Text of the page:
The single most important prerequisite for cost-effective development of wind farms is detailed knowledge and good understanding of the local environmental conditions: meteorological, oceanographic, biological and geological. The description of the environmental conditions forms the basis for the design of the turbines and towers and constrains where they can be positioned to achieve optimal power generation. Although environmental surveying is already a key part of planning work in connection with offshore wind farms, there is currently no common software or methodology that allows integrated treatment of the whole suite of environmental data. In addition, since most of the existing offshore wind farms have been built in areas with simple, relatively uniform seabed conditions, methods have not yet been developed for installation of wind power plants in areas with complex seabed geology, discontinuous cover of surficial deposits, and large variations in water depth. This can pose significant problems during installation, if the tower foundations have not been designed for and adapted to the local seabed conditions.

Facts
The Centre for Integrated Petroleum Research at Uni Research (Uni CIPR) and its partners NorWind Installer AS (project owner), OWEC Tower AS, Vestavind Offshore AS, MENCK GmbH, BAUER Spezialtiefbau GmbH and the University of Strathclyde, Glasgow have been awarded support from the Research Council of Norway for an innovation project in the field of renewable energy.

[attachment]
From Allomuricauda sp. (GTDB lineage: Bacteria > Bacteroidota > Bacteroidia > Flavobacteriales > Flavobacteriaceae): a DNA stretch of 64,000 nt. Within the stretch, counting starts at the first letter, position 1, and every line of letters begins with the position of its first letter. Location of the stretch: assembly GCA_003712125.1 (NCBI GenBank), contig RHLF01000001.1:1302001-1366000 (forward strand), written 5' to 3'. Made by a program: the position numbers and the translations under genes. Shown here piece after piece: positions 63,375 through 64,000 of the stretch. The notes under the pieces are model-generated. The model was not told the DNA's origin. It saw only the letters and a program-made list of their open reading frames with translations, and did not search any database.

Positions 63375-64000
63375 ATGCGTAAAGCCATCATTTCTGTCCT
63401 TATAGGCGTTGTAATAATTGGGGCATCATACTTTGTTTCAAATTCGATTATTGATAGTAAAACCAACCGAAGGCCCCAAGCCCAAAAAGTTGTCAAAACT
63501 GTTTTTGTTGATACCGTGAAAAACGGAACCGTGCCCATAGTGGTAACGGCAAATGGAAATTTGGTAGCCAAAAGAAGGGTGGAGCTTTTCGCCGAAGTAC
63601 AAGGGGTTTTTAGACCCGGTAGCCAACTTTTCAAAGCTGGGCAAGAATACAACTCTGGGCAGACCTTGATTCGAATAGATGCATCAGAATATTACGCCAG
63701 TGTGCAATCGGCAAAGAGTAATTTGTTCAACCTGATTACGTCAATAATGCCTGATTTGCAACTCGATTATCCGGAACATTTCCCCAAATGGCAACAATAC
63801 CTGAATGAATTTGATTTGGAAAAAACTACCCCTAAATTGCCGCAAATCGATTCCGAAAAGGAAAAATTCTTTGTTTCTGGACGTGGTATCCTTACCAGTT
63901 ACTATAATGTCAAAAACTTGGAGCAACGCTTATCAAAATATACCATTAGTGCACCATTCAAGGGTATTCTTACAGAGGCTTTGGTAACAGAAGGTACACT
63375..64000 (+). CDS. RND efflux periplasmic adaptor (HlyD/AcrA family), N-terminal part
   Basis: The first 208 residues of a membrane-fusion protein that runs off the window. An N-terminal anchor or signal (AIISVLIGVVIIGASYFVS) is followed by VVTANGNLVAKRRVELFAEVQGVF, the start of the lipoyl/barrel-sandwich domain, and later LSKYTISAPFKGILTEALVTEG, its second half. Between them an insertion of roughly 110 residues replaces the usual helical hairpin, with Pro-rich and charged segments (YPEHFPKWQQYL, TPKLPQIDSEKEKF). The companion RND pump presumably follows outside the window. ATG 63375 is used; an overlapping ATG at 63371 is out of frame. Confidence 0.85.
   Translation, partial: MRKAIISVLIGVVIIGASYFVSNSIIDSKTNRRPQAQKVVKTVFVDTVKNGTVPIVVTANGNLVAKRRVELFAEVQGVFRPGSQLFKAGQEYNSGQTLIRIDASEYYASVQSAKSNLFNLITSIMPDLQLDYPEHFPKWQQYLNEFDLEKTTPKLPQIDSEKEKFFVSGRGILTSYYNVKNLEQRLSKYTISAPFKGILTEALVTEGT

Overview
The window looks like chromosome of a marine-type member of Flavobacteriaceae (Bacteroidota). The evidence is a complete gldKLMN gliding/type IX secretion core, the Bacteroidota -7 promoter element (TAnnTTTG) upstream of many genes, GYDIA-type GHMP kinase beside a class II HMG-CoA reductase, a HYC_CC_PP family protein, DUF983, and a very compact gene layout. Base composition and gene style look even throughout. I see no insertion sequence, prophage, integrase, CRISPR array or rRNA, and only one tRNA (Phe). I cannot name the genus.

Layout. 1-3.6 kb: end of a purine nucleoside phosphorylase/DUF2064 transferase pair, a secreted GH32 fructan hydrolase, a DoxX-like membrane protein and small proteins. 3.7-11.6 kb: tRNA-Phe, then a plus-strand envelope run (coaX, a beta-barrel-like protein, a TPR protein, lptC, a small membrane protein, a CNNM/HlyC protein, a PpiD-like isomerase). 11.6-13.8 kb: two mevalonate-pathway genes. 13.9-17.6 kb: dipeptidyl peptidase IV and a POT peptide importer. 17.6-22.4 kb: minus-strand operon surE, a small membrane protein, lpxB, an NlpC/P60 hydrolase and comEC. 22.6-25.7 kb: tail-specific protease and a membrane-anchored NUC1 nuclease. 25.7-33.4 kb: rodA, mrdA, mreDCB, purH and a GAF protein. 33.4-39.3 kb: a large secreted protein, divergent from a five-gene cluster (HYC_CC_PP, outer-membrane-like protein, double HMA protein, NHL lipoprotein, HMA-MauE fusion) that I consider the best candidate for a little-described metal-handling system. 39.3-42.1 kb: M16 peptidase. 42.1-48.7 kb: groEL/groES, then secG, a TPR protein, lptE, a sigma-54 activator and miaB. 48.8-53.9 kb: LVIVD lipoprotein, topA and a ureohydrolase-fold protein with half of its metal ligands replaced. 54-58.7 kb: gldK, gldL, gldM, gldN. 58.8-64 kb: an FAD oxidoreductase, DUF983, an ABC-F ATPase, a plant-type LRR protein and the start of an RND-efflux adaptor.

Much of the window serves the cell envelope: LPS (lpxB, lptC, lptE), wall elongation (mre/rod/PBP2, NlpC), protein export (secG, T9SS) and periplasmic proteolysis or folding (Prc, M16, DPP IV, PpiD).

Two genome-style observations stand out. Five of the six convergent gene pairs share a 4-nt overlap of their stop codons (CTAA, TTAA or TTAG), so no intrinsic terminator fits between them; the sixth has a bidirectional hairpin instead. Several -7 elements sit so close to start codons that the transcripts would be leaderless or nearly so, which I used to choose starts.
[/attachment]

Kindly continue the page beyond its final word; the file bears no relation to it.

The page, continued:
NorWind Installer AS, which installed the first jacket foundations in the German sector in 2009, will primarily focus on the installation of the new designs using their planned purpose-built installation vessels.

OWEC Tower AS, the market leader in jacket-based foundation design for offshore wind turbines, is collaborating with the other partners to develop new design solutions for pre-installed seabed foundations. The solutions will cover a broad spectrum of designs from drilled and screwed piles to suction buckets and gravity bases, using the current system of piles in sand as a reference.

The foreign partners, which have a great deal of experience from offshore wind research and industrial projects in Germany and the UK, are contributing expertise in the fields of design and installation activities.

Associated companies:


Related news

Latest news

New trainee blog posts: Their final trainee rotations

Trainee Marthe’s time as an Elkem trainee is coming to an end.

A strengthened national powerhouse for artificial intelligence in Norway

Norway has a huge potential to be a pioneer in Artificial Intelligence (AI),

Servogear propulsion technology enable sustainable Arctic cruises

We are really happy to have Servogear on board,

Students develop "health check" to prevent cyberattacks

It is very rewarding working with cyber security,

DOF Subsea contract awards

DOF Subsea has been awarded a contract in the Atlantic region...

Invitation to Elkem’s second quarter and half year 2018 results presentation

The company will host a presentation at 8.00 a.m. 

DNV GL checks technical and financial risks of three Norwegian wind farms totaling 294 MW

Working alongside Norwegian developer Norsk Vind...

Sperre AS on National Geographic

Last autumn, National Geographic was on Lake Tinn in Norway...

DNV GL secures Shell Penguins contract

The Penguins field is in 165 metres (541 feet) of water,